Those waiting for the MV 1000 : LUSENET : MV Agusta F4 : One Thread

I have seen postings of poeple waiting for their 1000's to arrive. I was just at my local dealer in Southen California and had a talk with them. They have only been a dealer a couple of months, have already delivered 3, there are two for sale and ready to go on the showroom floor and they tell me that getting more is not a problem. I find this curious...

-- Cali-Kane (, September 25, 2004


Hi Kane. My dealer (Reniassance Motorcycle) in Tucson also has two 1000s (a mono and a bi) in his showroom.

When I was there two weeks ago, Pro Italia also had sold one floor model, had a mono for sale, and had another in a crate.

I'm getting the impression the 1000s aren't selling anywhere near the level the 750s did in 2000 and 2001. Maybe by this time next year, dealers will be willing to offer decent discounts.

But, I also find it curious they're not selling faster, especially when the 1000 has gotten good reviews (except for one of those Euro mags that complained about the handling). Maybe the price ($24K OTD) is too far beyond what the typical Ducati or MV buyer would pay? But even then, a 750 at MSRP was $21K. Like you said curious.

-- Allan Gibbs (Phoenix, Az) (, September 25, 2004.

My local dealersip has an AGO for sale $25 and some change.

-- brian (, September 25, 2004.

I am glad to hear that I am not the only one who gets to drewl over new MV's on the showroom floor. They do seem to sell pretty good around here, but who knows how long that will last. They sold two of the Ago's before they even got them. I am hoping that they will start stocking parts since it will save me some shipping costs.

-- Cali-Kane (, September 25, 2004.

Interesting that the 1000's are available on the floor at almost any dealer but the Ago's are the ones that are being chased after even though they are more money.

-- Chris Brown (, September 25, 2004.

I think that is because the "rarer" items are more collectable. If given the choice, I think that most people would rather have something a little less common, not like any MV is common in the first place!

-- Cali-Kane (, September 25, 2004.

One can argue whether the F4 1000 is a good buy nowadays. I changed my F4 750 a few months agoe for the 1000 and according to me the overall improvements on the 1000 are worth the extra money.. HOWEVER I hesitated a long time before making up my mind (Doubts between the top model of Ducati and MV, although completely different bikes).

Some personal refexions :

1) the MV is a design that is more than 5 years which is obsolete for a motorbike. One can expect a "new" 1000 model within the first 2 years.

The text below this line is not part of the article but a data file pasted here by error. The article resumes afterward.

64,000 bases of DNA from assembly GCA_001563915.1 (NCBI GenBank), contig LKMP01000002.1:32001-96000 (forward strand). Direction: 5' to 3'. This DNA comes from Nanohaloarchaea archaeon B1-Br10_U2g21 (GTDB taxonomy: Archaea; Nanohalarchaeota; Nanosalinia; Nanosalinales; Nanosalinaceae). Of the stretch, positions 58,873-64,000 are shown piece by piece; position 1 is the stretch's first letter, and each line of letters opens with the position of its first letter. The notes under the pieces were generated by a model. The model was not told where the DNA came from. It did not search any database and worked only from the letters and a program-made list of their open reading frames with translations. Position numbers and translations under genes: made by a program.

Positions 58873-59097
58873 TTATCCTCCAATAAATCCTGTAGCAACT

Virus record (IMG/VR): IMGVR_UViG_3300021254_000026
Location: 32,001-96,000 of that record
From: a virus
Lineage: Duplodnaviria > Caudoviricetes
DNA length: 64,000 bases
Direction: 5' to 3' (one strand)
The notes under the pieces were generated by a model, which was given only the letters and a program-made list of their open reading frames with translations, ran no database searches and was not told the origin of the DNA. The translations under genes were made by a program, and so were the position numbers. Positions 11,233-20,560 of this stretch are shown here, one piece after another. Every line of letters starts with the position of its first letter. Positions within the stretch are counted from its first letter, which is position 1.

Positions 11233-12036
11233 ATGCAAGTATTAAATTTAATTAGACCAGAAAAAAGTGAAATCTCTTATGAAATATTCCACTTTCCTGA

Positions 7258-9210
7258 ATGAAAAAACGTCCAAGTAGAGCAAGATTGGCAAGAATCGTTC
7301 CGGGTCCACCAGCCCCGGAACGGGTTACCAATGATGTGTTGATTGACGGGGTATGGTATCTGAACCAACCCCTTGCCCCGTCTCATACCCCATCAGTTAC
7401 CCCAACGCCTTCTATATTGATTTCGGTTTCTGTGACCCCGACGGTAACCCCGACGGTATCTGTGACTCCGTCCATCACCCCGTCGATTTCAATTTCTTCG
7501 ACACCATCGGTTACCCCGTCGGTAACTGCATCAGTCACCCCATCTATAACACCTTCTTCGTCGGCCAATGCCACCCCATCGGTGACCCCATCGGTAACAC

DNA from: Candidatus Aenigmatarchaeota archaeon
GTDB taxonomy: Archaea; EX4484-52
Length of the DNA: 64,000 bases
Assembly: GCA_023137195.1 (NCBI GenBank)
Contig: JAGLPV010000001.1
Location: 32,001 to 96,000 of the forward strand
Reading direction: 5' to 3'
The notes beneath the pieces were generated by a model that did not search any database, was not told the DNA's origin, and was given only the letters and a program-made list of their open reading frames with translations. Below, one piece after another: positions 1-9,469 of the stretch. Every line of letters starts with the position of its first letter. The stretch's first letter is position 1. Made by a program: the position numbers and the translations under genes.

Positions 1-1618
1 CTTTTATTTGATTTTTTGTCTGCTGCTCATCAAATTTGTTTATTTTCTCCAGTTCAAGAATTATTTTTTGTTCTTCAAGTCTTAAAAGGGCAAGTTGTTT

2) I regret that at the first view there is not the slightest difference between the 750 and 1000, which is a little frustrating.

3) MV should have made some minor updatings on the 1000 as did competitors. For example replace the poor quality blinkers and tail light by a one with LEDs, replace the front brakes by BREMBO radial type (even if the actual brakes are satisfactorely). I suppose however that the cash situation did not allow MV to do so. This is negative marketingwise.

4) For what you get, the price is too high. Exclusivity may have its price but there are limits. I am pretty sure that within 4 years when I will again replace the bike, it will be a bad fincancial transaction but I will have had the pleasure of having ridden an MV bike.

On the other hand the Ducati new model (Terblanche design) is not a success either. Sales are far below expectations. Already 6 months ago, a Ducati dealer, a personal friend, told me that due to poor sales Ducati would already update their model.



-- Patrick Maes (, September 27, 2004.

I think Patrick hit the $24,000 question. MV is just getting back on its feet thank to Proton, which makes me wonder, how soon will it be until the MV will have technical or design changes.

The design is five year old and Castiglioni said the design would be around for 10 years like the (916 -which was actually 8 years). If sales drop, I think the current design would only live for maybe 7 or 8 years, which means a new MV could be out in about 2 to 3 years.

On the technical aspect, someone speculated the variable valves on the Tamburini model would become standard in a year or two...or maybe a 1000 SPR version. If MV plans to go toe to toe with the Japanese 1000s (which I'm not getting the impression that they are), I think the 172hp MV will be out when the Big 4 update their current bikes - like two years. :)

So, I guess if you're in the market right now for an MV, the possible changes may not make a difference. However, I figure I'm a year away from trading in my 750 for a 1000, which puts the possibility of design and technical changes in a different perspective. In other words, maybe I should just keep my '02 750 until a brand new MV comes out.

-- Allan Gibbs (Phoenix, AZ) (, September 27, 2004.

Moderation questions? read the FAQ